Continued from: Carrie, Part I: “Blood Sport”
Andrea: I cracked up that one of the fake books or articles was called “I Survived The Black Prom.”
Pat: I didn’t like the name “White Commission,” but if he had called it the “Black Prom Committee,” that would’ve sounded weird.
Pat: Chamberlain is near Cumberland, yes? Because in Salem’s Lot, Cumberland is right near the town, and I was wondering if Stephen King is creating disappearing towns all the time. Also, he mentions Mechanic Falls in ‘Salem’s Lot, the town in Secret Window, Secret Garden
Andrea: I don’t remember the names of the towns in all the books! Except for Derry!
Pat: Well, you are the sucky partner!
Pat: So what about Carrie? I feel like Chris Hargadfgklaen’s character is all over the fucking place. She’s a paper-thin mean girl at the beginning, then she’s a malicious, plotting cunt in the middle.
Andrea: And then at the end she kind of just… trails off…
Pat: At the end, she’s a battered woman with no real will of her own.
Andrea: It switches from being about her to being about Billy. I wonder if that was a conscious choice or if it is poor character development.
Pat: His entire reason for writing Carrie was to prove he could write women, so says the Tabitha intro.
Andrea: And then there is that really chilling line, “He was beginning to think it was alright if it was Chris herself (that got hit by the blood)”
Pat: Pig’s blood for a pig!
Pat: The pre-prom confrontation with Margaret White was awesome.
Andrea: It was. Carrie is a bad-ass bitch.
Pat: The post-prom was even better, So, to Margaret White’s thinking, Carrie was the result of an almost satanic evil spell in her husband.
Andrea: In the book Carrie just stops Mrs. White’s heart. In the movie she pins her up against the wall with like 30 knives. And I love the part where Margaret talks about Carrie’s conception. What the hell made her so twisted that she thinks sex is wrong?
“He touched me in the woman place AND I LET HIM” (paraphrase)
Pat: HE TOOK ME AND I LIKED IT
Andrea: I am going to start yelling that at inappropriate times, like maybe when I am in labor.
Pat: In the end, did Carrie become as crazy as her mother?
Andrea: Yes, definitely. What about when she is showing Sue all the suffering she suffered through the years?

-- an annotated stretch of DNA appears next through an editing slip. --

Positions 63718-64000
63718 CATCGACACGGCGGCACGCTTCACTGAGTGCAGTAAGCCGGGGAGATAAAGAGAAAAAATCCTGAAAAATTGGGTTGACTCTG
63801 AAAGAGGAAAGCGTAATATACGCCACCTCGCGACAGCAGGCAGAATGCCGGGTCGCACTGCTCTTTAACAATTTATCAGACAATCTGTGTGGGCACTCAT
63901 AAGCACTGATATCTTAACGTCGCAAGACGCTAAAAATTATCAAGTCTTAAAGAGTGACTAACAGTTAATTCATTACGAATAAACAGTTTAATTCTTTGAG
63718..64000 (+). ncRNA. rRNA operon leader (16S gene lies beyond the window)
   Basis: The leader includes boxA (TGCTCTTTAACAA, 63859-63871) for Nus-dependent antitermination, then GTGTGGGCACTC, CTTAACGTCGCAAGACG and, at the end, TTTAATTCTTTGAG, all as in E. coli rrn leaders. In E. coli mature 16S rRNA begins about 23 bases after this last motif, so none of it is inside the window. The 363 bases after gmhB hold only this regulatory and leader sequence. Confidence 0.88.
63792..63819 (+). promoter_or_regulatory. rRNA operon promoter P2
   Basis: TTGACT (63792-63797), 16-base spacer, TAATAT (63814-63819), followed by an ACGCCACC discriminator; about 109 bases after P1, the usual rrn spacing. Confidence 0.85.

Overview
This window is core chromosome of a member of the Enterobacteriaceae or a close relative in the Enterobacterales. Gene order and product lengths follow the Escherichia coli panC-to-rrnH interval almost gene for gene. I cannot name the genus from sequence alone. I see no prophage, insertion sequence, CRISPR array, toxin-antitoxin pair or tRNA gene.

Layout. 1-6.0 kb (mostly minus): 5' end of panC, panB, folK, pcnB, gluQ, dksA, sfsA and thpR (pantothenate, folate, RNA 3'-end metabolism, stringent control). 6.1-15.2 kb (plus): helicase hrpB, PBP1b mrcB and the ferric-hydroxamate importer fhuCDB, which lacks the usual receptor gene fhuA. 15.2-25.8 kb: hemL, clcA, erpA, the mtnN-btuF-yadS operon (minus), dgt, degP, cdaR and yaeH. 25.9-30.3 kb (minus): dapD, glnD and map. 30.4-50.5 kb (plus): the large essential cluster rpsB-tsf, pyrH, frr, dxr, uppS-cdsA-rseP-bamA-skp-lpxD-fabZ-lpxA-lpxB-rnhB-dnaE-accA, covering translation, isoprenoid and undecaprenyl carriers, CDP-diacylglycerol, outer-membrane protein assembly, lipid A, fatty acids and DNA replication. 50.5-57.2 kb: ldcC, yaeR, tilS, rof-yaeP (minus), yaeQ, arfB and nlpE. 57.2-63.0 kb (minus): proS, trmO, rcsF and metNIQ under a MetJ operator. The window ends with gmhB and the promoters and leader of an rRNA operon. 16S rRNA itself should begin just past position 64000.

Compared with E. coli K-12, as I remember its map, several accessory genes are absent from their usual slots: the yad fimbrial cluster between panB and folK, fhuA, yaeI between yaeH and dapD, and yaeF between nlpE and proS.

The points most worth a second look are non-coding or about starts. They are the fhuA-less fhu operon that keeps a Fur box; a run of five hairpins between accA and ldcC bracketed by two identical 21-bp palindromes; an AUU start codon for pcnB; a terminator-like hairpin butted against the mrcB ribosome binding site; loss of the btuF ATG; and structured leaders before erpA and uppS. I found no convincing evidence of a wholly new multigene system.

Pat: She started to think of herself as the archangel Gabriel, essentially. Killed her mother for her sins, then rained fire and brimstone on the town. There’s a part where she says that if God was there, he was cowering in a corner. There’s an allegory there. Margaret White is supposed to be this pure, holy-rollin’ lady, and she gives birth to a child that is, for all intents and purposes, an abomination, to science, to religion, and so on. She creates a child that is almost all-powerful in a way and when the child realizes this, all the mother can do is cower, fearfully. What I think is that there’s an implication there because when she’s in the church and feeling like God’s instrument with the fiery sword—a reference to Gabriel the archangel—she thinks that bit about how God isn’t there, or if he is, he’s cowering in a corner. Maybe King is trying to say something about how, perhaps, in the mania of creation, God created things more powerful than Himself, with the power to destroy him. The archangel Gabriel may be a metaphor for the fiery sword of the human mind? Is Stephen King implying that perhaps we’ve thought God to death?
Andrea: Another chilling scene was Carrie looking in from outside while everyone stampeded for the door, and then slamming the guy’s fingers in the door when he almost gets out. And when it talked about the people who ran for the fire door, and he said “those were the ones who lived.”
Pat: Agreed, but why the shit didn’t Carrie care about them?